It is easy for great films to get passed over when they dwell on unpopular subjects. Such is the case with The Kingdom, an exceptional action thriller that has some unsettling political messages. The film follows a FBI team into the kingdom of Saudi Arabia after a bombing takes place in an America oil worker's compound. Things get out of hand though once the team gets on the ground. Director Peter Berg and producer Michael Mann deliver an intense political thriller that reminds me a lot of Mann's directorial efforts in intensity and production. There is a constant sense of tension through most of the film that escalates near the end to almost unsettling levels. The photography is also classic Mann style with tight angles and great character coverage. Despite not being that popular at the box office I really enjoyed this one and would recommend it to any political action fan.
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Kris Deering Posted: Feb 22, 2008 0 comments
Video: 3.5/5
Audio: 3/5
Extras: 2.5/5
My wife and I decided to give this one a spin the day before Valentine's Day. Advertised as a romantic comedy, we were a bit disappointed with the lack of romance in the film. Sure it has its moments, but this is really a drama about a chef with a hectic life trying to fit her Niece in after losing her Mom in a car accident. This is a rather serious tale and I liked the characters, but I think the ad campaign was a bit misleading and could leave those in the mood for a romantic comedy a bit disappointed. The film does have a good heart though and we both enjoyed it for what it was, a human drama with a sprinkle of warmth and charm.
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Kris Deering Posted: Feb 22, 2008 0 comments
Video: 3/5
Audio: 3/5
Extras: 2/5
It seems like we've seen plenty of renditions of Invasion of the Body Snatchers over the years. Some have been quite good while others blend into the B-Movie pile. This one leans more toward the latter, though has its moments. The production style is slick, but most of the actors can't seem to rise about the weak script. The film moves along at a rather slow pace, which doesn't help either. In the end we’re given a premise that doesn't seem to make you care one way or another what happens, and a collection of solid A-list actors phoning it in.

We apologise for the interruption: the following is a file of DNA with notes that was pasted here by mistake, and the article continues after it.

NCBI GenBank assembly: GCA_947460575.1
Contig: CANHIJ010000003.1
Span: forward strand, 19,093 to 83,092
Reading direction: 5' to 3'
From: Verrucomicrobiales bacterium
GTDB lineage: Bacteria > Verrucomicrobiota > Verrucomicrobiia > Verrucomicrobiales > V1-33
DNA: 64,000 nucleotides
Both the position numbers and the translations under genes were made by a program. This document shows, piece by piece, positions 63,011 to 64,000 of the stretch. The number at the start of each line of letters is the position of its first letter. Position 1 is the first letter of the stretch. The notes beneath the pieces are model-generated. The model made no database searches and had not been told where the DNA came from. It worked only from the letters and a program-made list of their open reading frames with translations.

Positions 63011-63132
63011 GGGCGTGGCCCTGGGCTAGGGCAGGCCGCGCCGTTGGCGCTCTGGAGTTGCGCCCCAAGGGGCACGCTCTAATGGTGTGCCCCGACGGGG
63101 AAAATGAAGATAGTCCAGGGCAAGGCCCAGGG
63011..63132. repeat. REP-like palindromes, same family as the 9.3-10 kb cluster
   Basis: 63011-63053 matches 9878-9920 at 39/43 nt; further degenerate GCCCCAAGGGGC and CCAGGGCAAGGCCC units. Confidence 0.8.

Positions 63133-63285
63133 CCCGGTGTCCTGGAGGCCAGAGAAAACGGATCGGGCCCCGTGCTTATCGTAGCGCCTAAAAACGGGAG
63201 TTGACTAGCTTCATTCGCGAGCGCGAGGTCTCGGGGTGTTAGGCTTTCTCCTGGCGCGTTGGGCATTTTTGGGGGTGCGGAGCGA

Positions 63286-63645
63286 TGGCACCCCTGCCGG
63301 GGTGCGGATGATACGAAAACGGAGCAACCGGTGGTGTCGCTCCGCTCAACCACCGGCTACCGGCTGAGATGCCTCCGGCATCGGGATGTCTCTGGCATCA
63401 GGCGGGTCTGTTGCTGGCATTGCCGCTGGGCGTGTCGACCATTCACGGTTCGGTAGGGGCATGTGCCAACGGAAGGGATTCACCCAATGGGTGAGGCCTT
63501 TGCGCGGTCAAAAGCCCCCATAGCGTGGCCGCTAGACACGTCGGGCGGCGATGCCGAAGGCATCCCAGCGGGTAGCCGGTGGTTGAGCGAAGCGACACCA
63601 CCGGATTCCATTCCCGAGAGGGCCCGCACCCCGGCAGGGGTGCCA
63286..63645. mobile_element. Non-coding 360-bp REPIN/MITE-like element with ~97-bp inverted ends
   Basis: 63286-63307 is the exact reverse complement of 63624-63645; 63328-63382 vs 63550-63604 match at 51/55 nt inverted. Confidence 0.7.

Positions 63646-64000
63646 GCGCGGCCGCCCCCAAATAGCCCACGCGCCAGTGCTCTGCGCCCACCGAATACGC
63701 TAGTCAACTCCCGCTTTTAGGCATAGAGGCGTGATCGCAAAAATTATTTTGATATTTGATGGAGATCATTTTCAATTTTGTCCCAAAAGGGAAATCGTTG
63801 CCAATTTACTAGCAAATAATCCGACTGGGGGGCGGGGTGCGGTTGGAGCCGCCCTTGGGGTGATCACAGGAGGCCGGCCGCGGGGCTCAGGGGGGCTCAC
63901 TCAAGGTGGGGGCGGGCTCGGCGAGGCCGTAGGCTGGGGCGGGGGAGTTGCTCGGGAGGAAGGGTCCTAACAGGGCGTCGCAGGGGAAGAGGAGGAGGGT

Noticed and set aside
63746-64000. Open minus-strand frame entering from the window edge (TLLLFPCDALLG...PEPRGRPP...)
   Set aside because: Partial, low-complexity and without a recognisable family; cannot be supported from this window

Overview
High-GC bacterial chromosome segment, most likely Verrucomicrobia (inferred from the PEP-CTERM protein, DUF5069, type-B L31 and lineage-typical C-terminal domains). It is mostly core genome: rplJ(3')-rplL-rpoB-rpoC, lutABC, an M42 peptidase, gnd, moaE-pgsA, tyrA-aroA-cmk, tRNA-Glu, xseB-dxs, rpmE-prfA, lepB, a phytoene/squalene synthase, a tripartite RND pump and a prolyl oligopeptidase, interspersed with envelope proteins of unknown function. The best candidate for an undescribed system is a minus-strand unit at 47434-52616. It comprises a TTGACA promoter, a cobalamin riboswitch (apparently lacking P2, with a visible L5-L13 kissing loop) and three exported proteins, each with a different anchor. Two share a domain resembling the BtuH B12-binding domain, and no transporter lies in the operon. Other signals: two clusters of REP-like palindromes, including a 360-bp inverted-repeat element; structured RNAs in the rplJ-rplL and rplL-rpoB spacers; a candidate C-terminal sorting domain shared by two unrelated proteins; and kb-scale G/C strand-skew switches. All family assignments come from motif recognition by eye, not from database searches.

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Tom Norton Posted: Dec 26, 2007 3 comments

Deckard is a Blade Runner. His job is to seek out and eliminate Replicants who….oh, never mind. If you need me to describe the plot of <I>Blade Runner</I> in detail then you must be new to the entire movie game. If you haven't seen it, you should discover it for yourself. And if your reaction is typical you'll likely be blown away by this new 5-disc HD DVD boxed set from Warner Brothers (also available on Blu-ray). (Much of this material is also available on a multi-disc DVD package, but be careful; the 4-disc standard DVD set omits the work print version of the film described below.)

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Tom Norton Posted: Dec 12, 2007 0 comments